Artistic Director and clarinet, Peryn Clement-Evans
Flute, Alena Walentin
Principal harp, Anne Denholm
Oboe, Huw Clement-Evans
Violins, Florence Cooke and Elenid Owen
Viola, Oliver Wilson
Cello, Heather Bills
Double bass, Mike Escreet
Seligman Theatre, Chapter Arts Centre, Cardiff
4th May 2018
Bangor-based Ensemble Cymru has been promoting chamber music in Wales since 2003, commissioning new work from Welsh composers as well as programming existing repertoire for strings and wind instruments. The ensemble has a particular interest in showcasing the contributions of the different instruments to the whole, and over the past two years its Artistic Director Peryn Clement-Evans and principal harpist Anne Denholm have co-curated a project exploring instrumental combinations featuring the harp.
The programme for this concert in Chapter’s Seligman Theatre, the first in a tour of Wales as the finale of Ensemble Cymru’s 15th anniversary season, duly featured the harp throughout. It was also fitting that a work for harp was included in the Composer Spotlight on the music of Gareth Churchill which preceded the main event – the first of three composer spotlight features to be included in the Ensemble’s tour, organised in conjunction with Tŷ Cerdd and Composers of Wales.
Gareth introduced three solo works from his output over the past seven years, describing them as conversational, the instrument in question being in conversation with itself. Southill (2017), receiving its first performance from double bass player Mike Escreet, and Westholm (2016), played by cellist Heather Bills, were quite cerebral works, two of a set of four taking their inspiration from compass points and using the relevant Welsh, English and German letters of the alphabet translated into musical notation.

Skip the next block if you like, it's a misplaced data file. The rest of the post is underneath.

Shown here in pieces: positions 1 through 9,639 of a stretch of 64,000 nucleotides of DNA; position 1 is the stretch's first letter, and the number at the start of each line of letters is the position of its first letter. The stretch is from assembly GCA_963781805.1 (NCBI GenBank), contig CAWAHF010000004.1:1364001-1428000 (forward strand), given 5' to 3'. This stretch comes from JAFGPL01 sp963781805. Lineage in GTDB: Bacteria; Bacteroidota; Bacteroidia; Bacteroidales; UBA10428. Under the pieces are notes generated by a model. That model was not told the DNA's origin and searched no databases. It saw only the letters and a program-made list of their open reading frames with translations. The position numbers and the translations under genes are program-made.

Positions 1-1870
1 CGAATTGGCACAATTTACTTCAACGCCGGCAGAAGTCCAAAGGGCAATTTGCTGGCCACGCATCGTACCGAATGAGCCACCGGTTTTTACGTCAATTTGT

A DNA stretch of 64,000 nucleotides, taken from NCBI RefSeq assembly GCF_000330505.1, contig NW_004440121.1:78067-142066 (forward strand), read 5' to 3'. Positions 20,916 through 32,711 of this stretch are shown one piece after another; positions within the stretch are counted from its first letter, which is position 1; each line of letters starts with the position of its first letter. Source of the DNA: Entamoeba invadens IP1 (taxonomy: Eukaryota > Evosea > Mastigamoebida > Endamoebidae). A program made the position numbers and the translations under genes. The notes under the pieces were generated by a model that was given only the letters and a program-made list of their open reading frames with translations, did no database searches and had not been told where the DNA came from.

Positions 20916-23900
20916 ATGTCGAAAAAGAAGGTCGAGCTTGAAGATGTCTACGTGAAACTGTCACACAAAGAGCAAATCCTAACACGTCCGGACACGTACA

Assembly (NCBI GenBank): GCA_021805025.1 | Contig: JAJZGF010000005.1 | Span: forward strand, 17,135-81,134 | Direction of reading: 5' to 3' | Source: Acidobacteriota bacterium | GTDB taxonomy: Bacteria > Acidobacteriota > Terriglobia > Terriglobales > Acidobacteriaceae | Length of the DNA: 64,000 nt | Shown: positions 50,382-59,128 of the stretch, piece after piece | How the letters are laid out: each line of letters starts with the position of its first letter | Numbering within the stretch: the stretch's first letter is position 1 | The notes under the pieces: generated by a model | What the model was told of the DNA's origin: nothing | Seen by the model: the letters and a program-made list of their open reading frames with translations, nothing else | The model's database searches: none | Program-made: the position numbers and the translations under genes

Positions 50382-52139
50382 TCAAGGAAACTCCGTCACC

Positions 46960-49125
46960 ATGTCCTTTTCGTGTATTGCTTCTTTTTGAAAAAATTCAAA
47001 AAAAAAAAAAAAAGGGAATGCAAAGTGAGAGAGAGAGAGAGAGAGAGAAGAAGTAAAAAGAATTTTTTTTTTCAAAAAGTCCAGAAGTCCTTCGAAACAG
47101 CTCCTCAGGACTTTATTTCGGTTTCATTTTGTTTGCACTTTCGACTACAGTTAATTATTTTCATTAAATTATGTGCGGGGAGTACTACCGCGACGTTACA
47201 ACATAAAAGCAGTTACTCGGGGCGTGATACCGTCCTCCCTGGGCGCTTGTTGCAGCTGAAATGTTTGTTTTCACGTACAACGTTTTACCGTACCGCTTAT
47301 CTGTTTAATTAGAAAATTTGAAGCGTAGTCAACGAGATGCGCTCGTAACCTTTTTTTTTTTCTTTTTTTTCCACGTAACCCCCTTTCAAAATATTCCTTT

To me the clearest conversation was in Annwn (2010) for harp. It tells of that place in the Mabinogion where the hounds of hell co-exist with the fountains of eternal youth. The musical ideas of strummed chords, twinkling high notes and resonant slaps of the strings were used to portray very effectively a dialogue between lyricism and menace. After playing the piece, harpist Ben Creighton Griffiths spoke of his appreciation of having a composer who understood the harp, as opposed to those who treated it like a piano on its side and did not realise that harpists do not play with their little finger, so that patterns of notes in groups of five are very difficult to play. I myself appreciated having the voices of both composer and interpreter in the room. It was a fascinating half hour.
I also appreciated the introductions by Ensemble Cymru’s Artistic Director to both the Composer Spotlight and the works in the Anniversary Finale Concert. This to me is not just about conveying information; it is about establishing a connection with the audience, which is surely beneficial to audience and performers alike, and so in the service of the music.
The first half of the concert began with Handel’s Harp Concerto No 6, a crowd-pleaser but why not? I firmly believe in giving an audience some music in a style with which they are familiar in preparation for something new. In the Handel and throughout the concert, the harpist was Anne Denholm, playing with sparkle and panache, giving the lie to any notion of the harp as a background or ‘tame’ instrument.